As mentioned above, the site export is stored within the WP Layouts cloud storage system so there’s no need for you to download any files. If required, you can return to this export in the My Layouts tab and change the name, change the image or replace exported data with new data. The latter will allow you to update the demo data export without having to release an entirely new version of the child theme.
Now that you’ve got an export of your site, you can reverse engineer the process and import the same site on another WordPress installation.
Import Site Data
If you want to move or duplicate a website from one installation to another, WP Layouts is a great plugin to use. As site exports are stored in the WP Layouts cloud storage, whenever you install WP Layouts on a site and log in with your credentials, you’ll gain access to every site you’ve ever exported.
Once you have a new WordPress installation setup and ready to go, install and activate the WP Layouts plugin as per normal.
Sign in to your WP Layout account via the plugin installed on the new WordPress site, and once complete, you’ll see your existing exports in the My Layouts tab. To import the site data, click on the Site Import tab.
Here you’ll see a list of the available sites that you’ve previously exported. As soon as you click the site you’d like to import, the process will begin.
You’ll be asked a series of questions about the various assets you’d like to import. Check or uncheck whichever you’d like to include. When complete, click Import Demo Data.
Once the import is finished, you’ll see a success message.
From here, head to the Settings > Reading menu and assign the home page. When complete, click Save Changes.
Now, head over to the front-end of your site and you’ll see the site has been imported.
Creating a Divi Child Theme Using WP Layouts
Beyond simply exporting and importing sites across builds, the WP Layouts plugin takes things a step further by allowing you to use your site as a child theme. The plugin includes an extremely easy-to-use, one-click packager, the Site Export Packager, that’ll export your site as demo content for a child theme.
The Site Export Packager works by outputting either a series of files of PHP code that you’ll then add to a child theme. To prepare, create a blank child theme on your computer and include the following files:
- A screenshot (1200px x 900px)
Need a blank child theme to kickstart your development? We recommend using the Divi Space Child Theme Generator. If you need more information about developing a WordPress child theme, refer to this article from the WordPress Codex.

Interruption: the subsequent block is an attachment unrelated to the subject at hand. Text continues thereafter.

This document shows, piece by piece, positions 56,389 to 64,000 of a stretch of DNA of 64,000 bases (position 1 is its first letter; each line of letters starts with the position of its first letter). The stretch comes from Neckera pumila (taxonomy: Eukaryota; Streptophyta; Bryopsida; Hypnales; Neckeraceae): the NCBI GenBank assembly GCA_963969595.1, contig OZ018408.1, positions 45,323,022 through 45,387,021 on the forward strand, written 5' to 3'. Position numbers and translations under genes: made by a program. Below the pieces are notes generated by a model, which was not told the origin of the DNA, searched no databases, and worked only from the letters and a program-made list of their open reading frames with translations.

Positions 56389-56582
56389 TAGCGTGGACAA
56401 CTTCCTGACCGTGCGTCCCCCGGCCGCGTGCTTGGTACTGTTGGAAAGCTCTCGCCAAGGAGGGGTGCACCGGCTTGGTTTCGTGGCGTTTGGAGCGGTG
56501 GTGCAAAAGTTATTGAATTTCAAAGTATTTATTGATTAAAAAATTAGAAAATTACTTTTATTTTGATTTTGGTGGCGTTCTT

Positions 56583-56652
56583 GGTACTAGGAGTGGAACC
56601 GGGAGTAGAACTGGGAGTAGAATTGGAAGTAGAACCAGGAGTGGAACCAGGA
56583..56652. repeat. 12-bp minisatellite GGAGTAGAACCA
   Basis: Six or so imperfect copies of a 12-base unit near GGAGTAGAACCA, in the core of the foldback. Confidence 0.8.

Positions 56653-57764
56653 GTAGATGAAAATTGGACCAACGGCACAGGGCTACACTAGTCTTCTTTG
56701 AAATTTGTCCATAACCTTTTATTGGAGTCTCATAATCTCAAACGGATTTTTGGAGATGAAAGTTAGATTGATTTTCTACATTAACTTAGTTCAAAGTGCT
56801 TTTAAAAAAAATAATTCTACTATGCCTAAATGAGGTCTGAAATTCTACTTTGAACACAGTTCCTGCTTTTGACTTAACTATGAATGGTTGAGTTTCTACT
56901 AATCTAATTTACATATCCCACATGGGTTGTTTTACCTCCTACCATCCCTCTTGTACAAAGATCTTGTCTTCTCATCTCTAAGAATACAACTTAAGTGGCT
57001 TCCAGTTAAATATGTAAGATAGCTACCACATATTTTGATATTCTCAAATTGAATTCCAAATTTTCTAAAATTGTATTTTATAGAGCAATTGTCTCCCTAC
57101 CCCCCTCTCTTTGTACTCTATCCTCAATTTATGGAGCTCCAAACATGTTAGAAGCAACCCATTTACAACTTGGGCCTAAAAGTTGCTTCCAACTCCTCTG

Once the Site Export Packager runs, you’ll return to this child theme and include a few outputs and in a few minutes, you’ll have your child theme ready to go.
After the child theme folder has been set up, when you’re ready to package your site as a child theme, head to the Site Export Packager menu.
Here you’ll find a series of options to fill out.
Mode: First things first, you need to choose which mode you’d like the package to export in. There are two options: Standalone Package and Theme Demo Data Hook.
- Standalone Package: When selecting this option, a .zip file will be generated. This .zip file will contain a series of files and other resources for the data importer that will need to be added to the child theme folder. When this is complete, you’ll need to add a few lines of code to the functions.php file in the child theme on your computer. These lines of code will be the include() declaration, a function that enables PHP to introduce another set of files into the running of the site. In this case, as soon as the child theme is installed on your customer site, the include() declaration will register that the demo data importer should be included. If you do not specify the include() declaration in your functions.php file, the demo data importer won’t run as it won’t be referenced and activated.
Now, when your customer gets the final child theme zip file from you, they can simply install and activate the child theme, run the demo importer and the site will be ready to use.